Danielle Smith

From Wikipedia, the free encyclopedia

Danielle Smith
Smith in 2014
19th Premier of Alberta
Assumed office
October 11, 2022
MonarchCharles III
Lieutenant GovernorSalma Lakhani
Preceded byJason Kenney
Leader of the United Conservative Party
Assumed office
October 6, 2022
Preceded byJason Kenney
Leader of the Opposition in Alberta
In office
April 24, 2012 – December 17, 2014
PremierAlison Redford
Dave Hancock
Jim Prentice
DeputyRob Anderson
Preceded byRaj Sherman
Succeeded byHeather Forsyth
Leader of the Wildrose Party
In office
October 17, 2009 – December 17, 2014
DeputyRob Anderson
Preceded byPaul Hinman
Succeeded byHeather Forsyth (interim)
Parliamentary constituencies
Member of the
Legislative Assembly of Alberta
Assumed office
November 8, 2022
Preceded byMichaela Frey
ConstituencyBrooks-Medicine Hat
In office
April 23, 2012 – May 5, 2015
Preceded byGeorge Groeneveld
Succeeded byWayne Anderson
Personal details
Marlaina Danielle Smith

(1971-04-01) April 1, 1971 (age 52)
Calgary, Alberta, Canada[1]
Political partyUnited Conservative (since 2017)
Other political
Progressive Conservative (1998–2009; 2014–2017)
Wildrose (2009–2014)
  • Sean McKinsley
  • David Moretta
    (m. 2006)
Residence(s)High River, Alberta, Canada
Alma materUniversity of Calgary
  • Politician
  • journalist

Marlaina Danielle Smith ECA MLA (born April 1, 1971) is a Canadian politician, former lobbyist, and former columnist and media personality who has been serving as the 19th premier of Alberta and leader of the United Conservative Party (UCP) since October 2022.

Smith attended the University of Calgary and earned degrees in English and economics. After briefly serving as a trustee for the Calgary Board of Education, she worked as a journalist in print, radio and television, during which she shared opinions on politics and healthcare. During this time she also worked as the director of provincial affairs for Alberta with the Canadian Federation of Independent Business. She entered provincial politics in 2009, becoming the leader of the Wildrose Party. Smith contributed to the growth of the party; the party formed the Official Opposition after the 2012 election. Smith won a seat in the Legislative Assembly for Highwood in that election, and served as leader of the Opposition until 2014, when she resigned to join the governing Progressive Conservatives (PCs). Smith was defeated in her bid for the PC nomination in Highwood for the 2015 election.

Between 2015 and 2022, Smith worked in talk radio and served as the president of the Alberta Enterprise Group. Upon Premier Jason Kenney's resignation announcement on May 18, 2022, Smith announced her campaign in the United Conservative Party leadership election. Smith's campaign gained national attention, particularly due to her proposals to extend Albertan autonomy. On October 6, Smith won the leadership on the sixth count. She was sworn in as premier on October 11 and became MLA for Brooks-Medicine Hat on November 8, 2022. She led the UCP to re-election as a majority government in the 2023 general election.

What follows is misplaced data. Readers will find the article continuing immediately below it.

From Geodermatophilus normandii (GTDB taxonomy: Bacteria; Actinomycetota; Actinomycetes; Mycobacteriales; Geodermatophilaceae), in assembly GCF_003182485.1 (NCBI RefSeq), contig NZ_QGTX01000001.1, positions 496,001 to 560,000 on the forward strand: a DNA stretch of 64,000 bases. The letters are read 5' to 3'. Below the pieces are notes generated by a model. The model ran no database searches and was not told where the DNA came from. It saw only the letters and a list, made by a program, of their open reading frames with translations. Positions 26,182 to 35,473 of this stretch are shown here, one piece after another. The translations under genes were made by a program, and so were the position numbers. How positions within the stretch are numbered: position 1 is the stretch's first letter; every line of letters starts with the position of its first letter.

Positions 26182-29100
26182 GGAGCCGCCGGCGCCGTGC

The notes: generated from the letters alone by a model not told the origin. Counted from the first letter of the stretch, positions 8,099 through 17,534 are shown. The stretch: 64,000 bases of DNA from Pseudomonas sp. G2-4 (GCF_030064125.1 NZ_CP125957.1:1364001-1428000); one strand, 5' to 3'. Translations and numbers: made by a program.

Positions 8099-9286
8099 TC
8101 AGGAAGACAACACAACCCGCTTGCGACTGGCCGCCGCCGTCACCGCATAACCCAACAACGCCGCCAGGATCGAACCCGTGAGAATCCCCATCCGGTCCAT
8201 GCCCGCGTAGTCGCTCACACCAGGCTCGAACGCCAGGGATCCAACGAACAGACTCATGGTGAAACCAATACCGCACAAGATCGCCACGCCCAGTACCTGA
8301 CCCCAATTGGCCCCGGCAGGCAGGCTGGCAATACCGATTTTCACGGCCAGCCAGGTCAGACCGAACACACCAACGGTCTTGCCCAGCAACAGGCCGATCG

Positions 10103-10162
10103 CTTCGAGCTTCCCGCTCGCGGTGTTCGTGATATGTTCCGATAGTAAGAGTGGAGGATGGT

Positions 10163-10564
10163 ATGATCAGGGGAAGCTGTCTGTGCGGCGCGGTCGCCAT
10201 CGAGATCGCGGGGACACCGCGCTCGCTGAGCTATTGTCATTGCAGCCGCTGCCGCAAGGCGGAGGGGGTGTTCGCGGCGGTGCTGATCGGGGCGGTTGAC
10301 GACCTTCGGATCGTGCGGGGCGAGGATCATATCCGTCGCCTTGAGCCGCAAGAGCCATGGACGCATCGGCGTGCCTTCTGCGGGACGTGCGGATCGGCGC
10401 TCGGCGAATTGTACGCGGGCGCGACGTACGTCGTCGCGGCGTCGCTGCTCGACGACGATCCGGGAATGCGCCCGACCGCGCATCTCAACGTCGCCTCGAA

Early life[edit]

Marlaina Danielle Smith[3] was born in Calgary on April 1, 1971,[4] and is the second of five children. Her father Doug Smith, is an oilfield consultant and previously a board member for the Wildrose Party.[5] She is named after the song Marlena by The Four Seasons.[6]

Growing up, her family lived in subsidized housing.[7] As a student she worked at McDonald's, at a bingo parlour and at restaurants bussing tables.[6]

Smith described her parents as "reliably conservative" in an interview with the National Post. When Smith was a grade 8 student, she said she came home praising a teacher who spoke positively about communism. Smith said she had family in Ukraine, which was part of the Soviet Union at the time, and her father argued otherwise.[8] "Then he realized we needed to talk a lot more around the dinner table," Smith told The Canadian Press in 2014.[8]

She is also a past member of the Girl Guides of Canada and was featured in a 2013 museum exhibit about prominent Girl Guides at the Red Deer Museum and Art Gallery.[9] She is an admirer of Ayn Rand, John Locke and Margaret Thatcher.[8] She is a fan of the young-adult fantasy novel Eragon by Christopher Paolini, and once considered becoming a novelist in the science fiction and fantasy genres.[8][10]

Smith attended the University of Calgary and earned a Bachelor of Arts degree in English in 1993 and economics in 1995.[8] The university had a strong culture of conservative and progressive political activism and debate when Smith was a student. Her fellow classmates included Ezra Levant; Rob Anders; Naheed Nenshi; and Kevin Bosch, who became an adviser to prime ministers Paul Martin and Justin Trudeau.[8][6] One of her classes was taught by former Alberta premier Peter Lougheed. The same class had Ian Brodie, who became chief of staff for Prime Minister Stephen Harper, as a teachers' aide.[8] It was at the University of Calgary where she met Tom Flanagan, a conservative political activist and advisor, who was one of her professors while Smith studied economics. Flanagan became a mentor for Smith. In 1996, Flanagan recommended Smith for a one-year public policy internship with the Fraser Institute. He become her campaign manager during the 2012 Alberta general election.[6] She was active in the campus Progressive Conservatives and was eventually elected president of the club.[11] She also became involved in political campaigning and met her first husband, Sean McKinsley.[6]